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A very smart non-mathematician friend is looking to learn about groups, and I was wondering if people might have suggestions (this is NOT a duplicate of this question, since a textbook is not what I am looking for, at least not at first).

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Have a look at the Numberphile video series on youtube. They have a lot of videos for non-mathematicians who are interested! – Ed_4434 Mar 28 at 13:46
Your non-mathematician friend might find the book Abel's Proof, by Peter Pesic, worth a look. – Barry Cipra Mar 28 at 13:56
Why exactly do they want to learn about groups? If it is for an application (e.g. point group theory in inorganic chemistry) then it might be best to go for a presentation that is interlaced with the application, rather than a standard mathematical presentation. – Ian Mar 28 at 14:00
@Ian My friend is interested on general principles (she is actually a film-maker!) – Igor Rivin Mar 28 at 14:51
If you round to the nearest hour, people use an Abelian additive group of order $12$ or $24$ every day when working with time. That's secretly everyone's first group. – Todd Wilcox Mar 28 at 18:47

Groups and Symmetry: A Guide to Discovering Mathematics, by David W. Farmer.

The highlighted title may convince that it assumes not too much mathematics for the learner. It is very little book, not of the type Definition-Theorem-Proof.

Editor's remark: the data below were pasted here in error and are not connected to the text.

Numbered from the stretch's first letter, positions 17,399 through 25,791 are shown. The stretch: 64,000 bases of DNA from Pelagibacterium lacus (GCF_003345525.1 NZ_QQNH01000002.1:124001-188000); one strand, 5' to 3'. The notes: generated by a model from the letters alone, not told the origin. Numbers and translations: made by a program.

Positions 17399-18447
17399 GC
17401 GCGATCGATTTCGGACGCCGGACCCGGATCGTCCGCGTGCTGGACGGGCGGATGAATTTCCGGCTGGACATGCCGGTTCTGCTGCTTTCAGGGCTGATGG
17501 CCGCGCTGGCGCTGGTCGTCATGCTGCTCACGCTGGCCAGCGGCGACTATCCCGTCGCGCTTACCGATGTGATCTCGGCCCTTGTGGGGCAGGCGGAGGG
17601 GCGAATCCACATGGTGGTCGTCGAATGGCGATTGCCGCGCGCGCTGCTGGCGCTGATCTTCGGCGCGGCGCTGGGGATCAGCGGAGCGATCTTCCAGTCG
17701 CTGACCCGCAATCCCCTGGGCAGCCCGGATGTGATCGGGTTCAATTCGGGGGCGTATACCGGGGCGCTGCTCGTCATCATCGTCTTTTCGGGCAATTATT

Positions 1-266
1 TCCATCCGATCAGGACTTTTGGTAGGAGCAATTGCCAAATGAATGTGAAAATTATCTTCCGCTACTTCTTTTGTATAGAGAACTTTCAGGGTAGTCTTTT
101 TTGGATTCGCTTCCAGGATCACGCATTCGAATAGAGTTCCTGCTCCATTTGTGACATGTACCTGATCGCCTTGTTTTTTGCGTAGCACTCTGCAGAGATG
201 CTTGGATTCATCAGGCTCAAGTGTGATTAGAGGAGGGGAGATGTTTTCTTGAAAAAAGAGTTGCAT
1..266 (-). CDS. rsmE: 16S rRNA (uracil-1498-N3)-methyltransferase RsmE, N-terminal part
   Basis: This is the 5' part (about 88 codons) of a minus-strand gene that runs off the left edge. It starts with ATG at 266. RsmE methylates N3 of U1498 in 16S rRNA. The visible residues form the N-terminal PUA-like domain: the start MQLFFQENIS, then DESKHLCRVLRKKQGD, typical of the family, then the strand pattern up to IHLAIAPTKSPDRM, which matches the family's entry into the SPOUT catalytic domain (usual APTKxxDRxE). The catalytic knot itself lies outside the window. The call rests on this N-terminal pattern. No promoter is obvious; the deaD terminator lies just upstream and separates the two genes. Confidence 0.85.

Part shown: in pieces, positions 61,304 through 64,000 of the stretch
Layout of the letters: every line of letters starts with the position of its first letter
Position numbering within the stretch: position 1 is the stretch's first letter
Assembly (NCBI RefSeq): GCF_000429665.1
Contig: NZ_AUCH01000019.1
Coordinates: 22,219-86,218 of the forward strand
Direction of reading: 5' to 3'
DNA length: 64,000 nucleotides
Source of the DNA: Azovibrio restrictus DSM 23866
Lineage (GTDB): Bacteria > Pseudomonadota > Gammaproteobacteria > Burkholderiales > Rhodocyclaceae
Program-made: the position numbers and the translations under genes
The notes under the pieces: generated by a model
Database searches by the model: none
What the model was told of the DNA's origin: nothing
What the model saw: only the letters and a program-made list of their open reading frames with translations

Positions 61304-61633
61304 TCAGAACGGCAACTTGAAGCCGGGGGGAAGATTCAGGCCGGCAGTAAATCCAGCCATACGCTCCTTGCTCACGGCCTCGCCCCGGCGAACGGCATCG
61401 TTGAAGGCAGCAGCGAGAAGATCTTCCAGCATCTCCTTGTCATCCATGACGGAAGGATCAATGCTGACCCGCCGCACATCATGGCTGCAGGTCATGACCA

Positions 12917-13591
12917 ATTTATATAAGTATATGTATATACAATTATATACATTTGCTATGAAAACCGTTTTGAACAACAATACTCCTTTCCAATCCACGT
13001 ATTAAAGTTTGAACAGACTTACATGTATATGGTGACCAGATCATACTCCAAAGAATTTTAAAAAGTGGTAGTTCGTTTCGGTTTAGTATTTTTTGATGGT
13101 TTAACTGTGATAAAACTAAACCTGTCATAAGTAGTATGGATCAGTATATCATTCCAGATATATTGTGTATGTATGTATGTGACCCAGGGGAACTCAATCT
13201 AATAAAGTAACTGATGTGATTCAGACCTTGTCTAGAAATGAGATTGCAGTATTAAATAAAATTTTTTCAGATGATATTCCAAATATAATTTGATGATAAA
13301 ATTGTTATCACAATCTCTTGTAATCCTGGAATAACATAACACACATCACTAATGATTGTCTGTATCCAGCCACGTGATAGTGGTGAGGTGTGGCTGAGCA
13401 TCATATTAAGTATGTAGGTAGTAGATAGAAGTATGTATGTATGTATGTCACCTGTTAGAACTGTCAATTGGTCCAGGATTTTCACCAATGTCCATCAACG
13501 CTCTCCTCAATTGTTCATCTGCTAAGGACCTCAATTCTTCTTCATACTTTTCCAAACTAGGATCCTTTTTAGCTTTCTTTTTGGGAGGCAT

At least (in on-line preview) I don't find a single concrete mathematical statement, but always beautiful pictures and only that.

enter image description here

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I recommend the Marcus du Sautoy's book: Finding Moonshine : Mathematician's Journey Through Symmetry
enter image description here

He is also the author of The Music of the Primes.

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Read this. Don't think the author knew how to dumb it down without really dumbing it down. – djechlin Mar 29 at 2:56

Try The Fascination of Groups by Budden.

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Two books not yet mentioned that the OP might want to consider are:

Groups in the New Mathematics by Irving Adler (1967)

Groups and Their Graphs by Israel Grossman and Wilhelm Magnus (1964)

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I recommend Carter's Visual Group Theory. It makes heavy use of pictures and diagrams (hence the name) and I found it very clear.

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I would suggest to read, Simon Singh's Fermat's Last Theorem.

It starts with the introduction to simple problem, solutions. And entire history as it evolves to solve the problem surrounding group theory. And then into advanced theory.

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